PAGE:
It’s true. Those experiences – as a mother, and as a Black queer woman – instill a strong sense of compassion for these families. It sees her work after hours to keep families informed about next steps for suspended kids, for example. “It’s more than my job, and I think that's the thing that I often need to balance because I take on so much,” she says.

“And when we can build on our capital or worth and have that knowledge, they can’t mess around with us. Education is power, knowledge is power.”

Working on her doctorate, talking from experience

At OISE, Munroe’s doctoral focus is personal. She looks at Black families’ experiences in K to 12 education and how educational policies and school disciplinary practice have dire consequences for Black students, their families and communities. It’s a focus that places Munroe in close, constant proximity to Black families and students — and garnered her an Ontario Graduate Scholarship Award.

“Tanitiã is smart, engaging, tenacious, a fierce advocate, creative, loyal, funny, sometimes stern, and caring,” said Professor Lance McCready, Munroe’s doctoral supervisor.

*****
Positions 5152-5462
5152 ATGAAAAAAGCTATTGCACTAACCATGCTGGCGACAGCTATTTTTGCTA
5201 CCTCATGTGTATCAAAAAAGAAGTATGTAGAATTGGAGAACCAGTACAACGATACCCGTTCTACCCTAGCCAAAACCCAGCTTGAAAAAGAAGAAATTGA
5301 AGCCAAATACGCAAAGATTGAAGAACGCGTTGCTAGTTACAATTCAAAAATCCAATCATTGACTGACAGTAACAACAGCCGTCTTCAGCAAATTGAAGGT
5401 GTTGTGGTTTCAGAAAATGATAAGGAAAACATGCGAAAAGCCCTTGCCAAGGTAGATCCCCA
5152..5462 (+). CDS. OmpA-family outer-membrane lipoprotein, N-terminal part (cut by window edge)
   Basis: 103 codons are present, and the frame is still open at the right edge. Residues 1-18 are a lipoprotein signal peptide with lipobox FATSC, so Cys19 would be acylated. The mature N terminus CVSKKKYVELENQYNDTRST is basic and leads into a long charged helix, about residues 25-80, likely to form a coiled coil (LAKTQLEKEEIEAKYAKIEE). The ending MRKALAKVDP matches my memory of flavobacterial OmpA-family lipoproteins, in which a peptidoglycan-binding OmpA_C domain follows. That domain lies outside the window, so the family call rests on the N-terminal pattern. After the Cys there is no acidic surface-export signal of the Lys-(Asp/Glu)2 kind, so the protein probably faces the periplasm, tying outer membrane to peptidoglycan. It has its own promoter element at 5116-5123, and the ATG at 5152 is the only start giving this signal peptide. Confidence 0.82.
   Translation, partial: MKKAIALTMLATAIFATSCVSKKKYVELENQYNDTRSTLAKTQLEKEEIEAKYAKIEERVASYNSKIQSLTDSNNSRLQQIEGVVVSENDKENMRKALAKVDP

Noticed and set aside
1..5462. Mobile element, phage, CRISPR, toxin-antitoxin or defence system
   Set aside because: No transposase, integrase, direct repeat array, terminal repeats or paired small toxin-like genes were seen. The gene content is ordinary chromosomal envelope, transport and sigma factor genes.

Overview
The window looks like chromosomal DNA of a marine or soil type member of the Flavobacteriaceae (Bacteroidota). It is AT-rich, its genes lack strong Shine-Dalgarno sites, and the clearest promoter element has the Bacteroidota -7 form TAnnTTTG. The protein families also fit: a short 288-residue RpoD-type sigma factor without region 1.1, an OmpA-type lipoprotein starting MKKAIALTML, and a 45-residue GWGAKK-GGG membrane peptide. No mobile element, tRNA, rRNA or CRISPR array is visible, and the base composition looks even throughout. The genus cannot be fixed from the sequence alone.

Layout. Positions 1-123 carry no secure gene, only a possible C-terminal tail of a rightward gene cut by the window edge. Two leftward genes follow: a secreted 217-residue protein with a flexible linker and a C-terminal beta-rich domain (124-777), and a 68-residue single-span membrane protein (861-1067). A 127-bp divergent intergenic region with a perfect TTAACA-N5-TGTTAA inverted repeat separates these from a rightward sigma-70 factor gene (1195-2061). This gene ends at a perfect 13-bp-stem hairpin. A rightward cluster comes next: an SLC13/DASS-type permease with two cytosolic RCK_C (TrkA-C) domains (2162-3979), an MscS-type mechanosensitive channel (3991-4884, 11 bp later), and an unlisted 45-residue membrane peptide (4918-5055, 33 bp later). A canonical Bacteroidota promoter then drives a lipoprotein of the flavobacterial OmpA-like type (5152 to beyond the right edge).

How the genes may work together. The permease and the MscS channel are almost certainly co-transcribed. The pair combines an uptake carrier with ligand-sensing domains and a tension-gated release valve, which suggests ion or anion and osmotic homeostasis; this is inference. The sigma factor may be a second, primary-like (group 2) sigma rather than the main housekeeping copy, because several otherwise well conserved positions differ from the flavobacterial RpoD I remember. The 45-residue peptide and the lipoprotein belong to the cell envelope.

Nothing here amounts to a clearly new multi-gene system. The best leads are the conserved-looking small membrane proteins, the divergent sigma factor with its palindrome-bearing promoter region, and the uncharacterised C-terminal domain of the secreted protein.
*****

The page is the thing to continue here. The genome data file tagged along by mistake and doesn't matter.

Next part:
Munroe’s research also seeks to challenge educators to rethink school systems in ways that centre Black 2SLGBTQIA+ youth within policies and pedagogies. 

“Tanitiã’s research compels all educators to uphold African, African Caribbean, and Black youth as collaborators in the reimagining of learning spaces where Black youth are able to realise their highest potential,” Fearon added. 

As a fellow Black mother, recent OISE PhD graduate and program coordinator at the TDSB, Fearon appreciates Tanitiã’s research, “as it stresses the urgency for policymakers, educators, Black families, and community members to come together with and take the lead from Black youth in the building of liberated Black futures,” she says.

“She inspires me to act boldly and creatively in service of Black children and youth.”

With all that said, her journey continues. Professor McCready has some crucial advice for Munroe as she continues to navigate the challenges of supporting expelled and suspended Black students.

“Develop a good research and evaluation toolbox,” he says, “keep your eyes on the prize of your professional goals, strive to write and revise policy to reflect Black students’ experiences and overall well-being in mind.”

It is an exciting time for Munroe, where she will continue to engage Black youth and their families in ways that uphold their agency, voices, and identities in her research.

“It is what it is man, I know my mouth and I know it has gotten me into trouble for speaking up and pushing buttons,” Munroe says. “But, you know, your parents will tell you – they're Caribbean people – we don’t back down from a fight.”